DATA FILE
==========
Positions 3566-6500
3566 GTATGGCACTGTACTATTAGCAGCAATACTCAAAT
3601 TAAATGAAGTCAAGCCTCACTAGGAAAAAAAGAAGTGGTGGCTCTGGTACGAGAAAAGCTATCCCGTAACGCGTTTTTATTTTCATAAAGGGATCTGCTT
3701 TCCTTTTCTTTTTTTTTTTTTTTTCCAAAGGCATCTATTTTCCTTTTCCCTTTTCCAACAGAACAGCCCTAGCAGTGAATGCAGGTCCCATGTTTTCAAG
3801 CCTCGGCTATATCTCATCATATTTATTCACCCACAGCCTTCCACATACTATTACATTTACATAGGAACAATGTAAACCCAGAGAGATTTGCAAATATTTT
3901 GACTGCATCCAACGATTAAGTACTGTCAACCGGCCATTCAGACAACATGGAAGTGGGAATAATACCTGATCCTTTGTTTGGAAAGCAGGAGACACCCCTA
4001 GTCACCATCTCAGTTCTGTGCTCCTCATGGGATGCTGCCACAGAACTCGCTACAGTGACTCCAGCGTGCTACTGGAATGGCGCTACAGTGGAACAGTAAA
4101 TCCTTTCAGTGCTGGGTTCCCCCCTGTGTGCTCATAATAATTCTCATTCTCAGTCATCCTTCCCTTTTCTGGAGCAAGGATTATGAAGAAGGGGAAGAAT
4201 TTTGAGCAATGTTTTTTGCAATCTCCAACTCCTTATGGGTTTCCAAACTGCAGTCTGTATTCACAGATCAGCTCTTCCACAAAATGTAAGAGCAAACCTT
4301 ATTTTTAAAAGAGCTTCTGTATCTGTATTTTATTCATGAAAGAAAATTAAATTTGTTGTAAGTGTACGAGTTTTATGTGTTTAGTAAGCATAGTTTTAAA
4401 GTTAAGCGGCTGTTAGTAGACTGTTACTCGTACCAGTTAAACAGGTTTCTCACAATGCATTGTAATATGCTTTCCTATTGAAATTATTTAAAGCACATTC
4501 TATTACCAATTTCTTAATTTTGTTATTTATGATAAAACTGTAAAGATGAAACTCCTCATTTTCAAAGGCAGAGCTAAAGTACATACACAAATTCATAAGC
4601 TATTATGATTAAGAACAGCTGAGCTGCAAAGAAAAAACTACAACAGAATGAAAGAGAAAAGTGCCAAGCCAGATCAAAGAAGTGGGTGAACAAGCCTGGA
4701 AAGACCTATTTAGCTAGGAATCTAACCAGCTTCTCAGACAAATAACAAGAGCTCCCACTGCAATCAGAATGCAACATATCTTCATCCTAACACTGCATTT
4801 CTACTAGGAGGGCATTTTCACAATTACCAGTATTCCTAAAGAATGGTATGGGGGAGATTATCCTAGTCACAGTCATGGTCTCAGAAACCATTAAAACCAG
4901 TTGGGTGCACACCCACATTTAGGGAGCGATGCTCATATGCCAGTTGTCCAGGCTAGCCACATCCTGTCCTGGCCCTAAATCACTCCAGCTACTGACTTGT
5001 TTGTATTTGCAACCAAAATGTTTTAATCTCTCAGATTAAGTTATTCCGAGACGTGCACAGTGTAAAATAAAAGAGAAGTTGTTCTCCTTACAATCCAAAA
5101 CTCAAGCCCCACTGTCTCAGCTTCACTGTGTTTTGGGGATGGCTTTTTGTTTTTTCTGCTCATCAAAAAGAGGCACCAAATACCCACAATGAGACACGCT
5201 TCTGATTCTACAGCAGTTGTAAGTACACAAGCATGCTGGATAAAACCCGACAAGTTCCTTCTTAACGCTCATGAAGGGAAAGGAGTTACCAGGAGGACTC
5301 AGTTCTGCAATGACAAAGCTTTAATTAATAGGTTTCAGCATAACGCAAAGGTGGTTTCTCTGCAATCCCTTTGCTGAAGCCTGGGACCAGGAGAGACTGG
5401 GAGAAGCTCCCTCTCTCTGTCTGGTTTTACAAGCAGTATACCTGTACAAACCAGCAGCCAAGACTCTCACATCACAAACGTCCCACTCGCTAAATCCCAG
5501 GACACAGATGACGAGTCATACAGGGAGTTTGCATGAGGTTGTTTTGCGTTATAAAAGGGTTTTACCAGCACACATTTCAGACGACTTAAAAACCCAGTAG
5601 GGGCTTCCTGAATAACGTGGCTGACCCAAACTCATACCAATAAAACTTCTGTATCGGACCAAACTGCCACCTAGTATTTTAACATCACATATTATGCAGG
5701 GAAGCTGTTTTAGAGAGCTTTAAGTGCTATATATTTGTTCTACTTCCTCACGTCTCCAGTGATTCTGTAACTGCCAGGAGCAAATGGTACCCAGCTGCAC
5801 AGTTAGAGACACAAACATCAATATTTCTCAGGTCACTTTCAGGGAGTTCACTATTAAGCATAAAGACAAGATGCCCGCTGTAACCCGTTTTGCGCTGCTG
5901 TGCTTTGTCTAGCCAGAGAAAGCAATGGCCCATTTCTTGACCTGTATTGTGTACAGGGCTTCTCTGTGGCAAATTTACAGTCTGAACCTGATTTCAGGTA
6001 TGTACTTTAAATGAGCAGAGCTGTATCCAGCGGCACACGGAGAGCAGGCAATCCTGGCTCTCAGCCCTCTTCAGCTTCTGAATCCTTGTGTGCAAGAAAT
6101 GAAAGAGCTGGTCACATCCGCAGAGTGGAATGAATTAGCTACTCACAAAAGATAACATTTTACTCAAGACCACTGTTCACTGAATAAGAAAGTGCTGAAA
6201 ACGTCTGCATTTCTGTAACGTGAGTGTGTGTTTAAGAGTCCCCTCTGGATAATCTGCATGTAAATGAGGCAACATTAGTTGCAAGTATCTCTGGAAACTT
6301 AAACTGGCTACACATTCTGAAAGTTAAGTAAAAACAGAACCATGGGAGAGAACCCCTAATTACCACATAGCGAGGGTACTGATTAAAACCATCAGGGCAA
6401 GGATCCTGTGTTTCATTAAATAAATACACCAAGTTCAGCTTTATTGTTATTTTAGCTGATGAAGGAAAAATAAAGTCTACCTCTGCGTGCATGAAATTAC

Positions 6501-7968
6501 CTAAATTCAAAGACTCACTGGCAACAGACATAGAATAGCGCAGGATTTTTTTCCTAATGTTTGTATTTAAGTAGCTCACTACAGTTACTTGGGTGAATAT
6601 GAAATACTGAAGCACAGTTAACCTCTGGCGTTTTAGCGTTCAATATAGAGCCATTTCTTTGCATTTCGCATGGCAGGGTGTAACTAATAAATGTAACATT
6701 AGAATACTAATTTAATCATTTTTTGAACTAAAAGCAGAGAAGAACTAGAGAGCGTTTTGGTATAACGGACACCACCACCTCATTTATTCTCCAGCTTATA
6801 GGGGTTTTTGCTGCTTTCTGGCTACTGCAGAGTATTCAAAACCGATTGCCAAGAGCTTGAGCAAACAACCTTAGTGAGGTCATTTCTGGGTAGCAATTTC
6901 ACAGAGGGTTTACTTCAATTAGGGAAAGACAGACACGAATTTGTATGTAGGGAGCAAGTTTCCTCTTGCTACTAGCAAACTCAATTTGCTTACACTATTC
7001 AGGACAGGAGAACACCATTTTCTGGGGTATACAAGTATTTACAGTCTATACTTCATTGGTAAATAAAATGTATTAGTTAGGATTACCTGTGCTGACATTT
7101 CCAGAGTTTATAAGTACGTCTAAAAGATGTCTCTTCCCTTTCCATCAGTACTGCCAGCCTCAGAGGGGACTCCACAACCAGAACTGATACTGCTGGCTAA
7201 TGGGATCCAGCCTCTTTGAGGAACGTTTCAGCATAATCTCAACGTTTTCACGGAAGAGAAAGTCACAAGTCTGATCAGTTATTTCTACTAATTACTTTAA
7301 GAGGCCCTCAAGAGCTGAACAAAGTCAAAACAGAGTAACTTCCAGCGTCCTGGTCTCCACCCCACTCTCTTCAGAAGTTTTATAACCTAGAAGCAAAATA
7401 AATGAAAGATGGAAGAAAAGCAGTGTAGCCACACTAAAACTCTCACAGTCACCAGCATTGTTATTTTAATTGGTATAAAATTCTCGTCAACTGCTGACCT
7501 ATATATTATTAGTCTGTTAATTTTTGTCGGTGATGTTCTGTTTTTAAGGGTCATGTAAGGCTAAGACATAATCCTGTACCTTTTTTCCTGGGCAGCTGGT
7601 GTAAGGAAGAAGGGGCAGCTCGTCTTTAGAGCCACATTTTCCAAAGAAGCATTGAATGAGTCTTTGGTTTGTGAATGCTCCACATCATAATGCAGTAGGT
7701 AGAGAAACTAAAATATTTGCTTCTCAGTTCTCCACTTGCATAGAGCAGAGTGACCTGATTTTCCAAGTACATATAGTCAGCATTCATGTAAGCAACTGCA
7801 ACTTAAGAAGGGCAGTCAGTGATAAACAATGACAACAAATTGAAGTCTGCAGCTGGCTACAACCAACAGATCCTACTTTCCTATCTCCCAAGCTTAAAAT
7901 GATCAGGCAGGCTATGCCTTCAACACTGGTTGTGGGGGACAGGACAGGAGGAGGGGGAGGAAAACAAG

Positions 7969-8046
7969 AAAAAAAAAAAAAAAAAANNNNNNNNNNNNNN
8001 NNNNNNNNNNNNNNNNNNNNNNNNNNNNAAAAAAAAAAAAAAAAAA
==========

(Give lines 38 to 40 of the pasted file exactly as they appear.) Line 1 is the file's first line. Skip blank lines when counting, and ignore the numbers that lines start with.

7001 AGGACAGGAGAACACCATTTTCTGGGGTATACAAGTATTTACAGTCTATACTTCATTGGTAAATAAAATGTATTAGTTAGGATTACCTGTGCTGACATTT
7101 CCAGAGTTTATAAGTACGTCTAAAAGATGTCTCTTCCCTTTCCATCAGTACTGCCAGCCTCAGAGGGGACTCCACAACCAGAACTGATACTGCTGGCTAA
7201 TGGGATCCAGCCTCTTTGAGGAACGTTTCAGCATAATCTCAACGTTTTCACGGAAGAGAAAGTCACAAGTCTGATCAGTTATTTCTACTAATTACTTTAA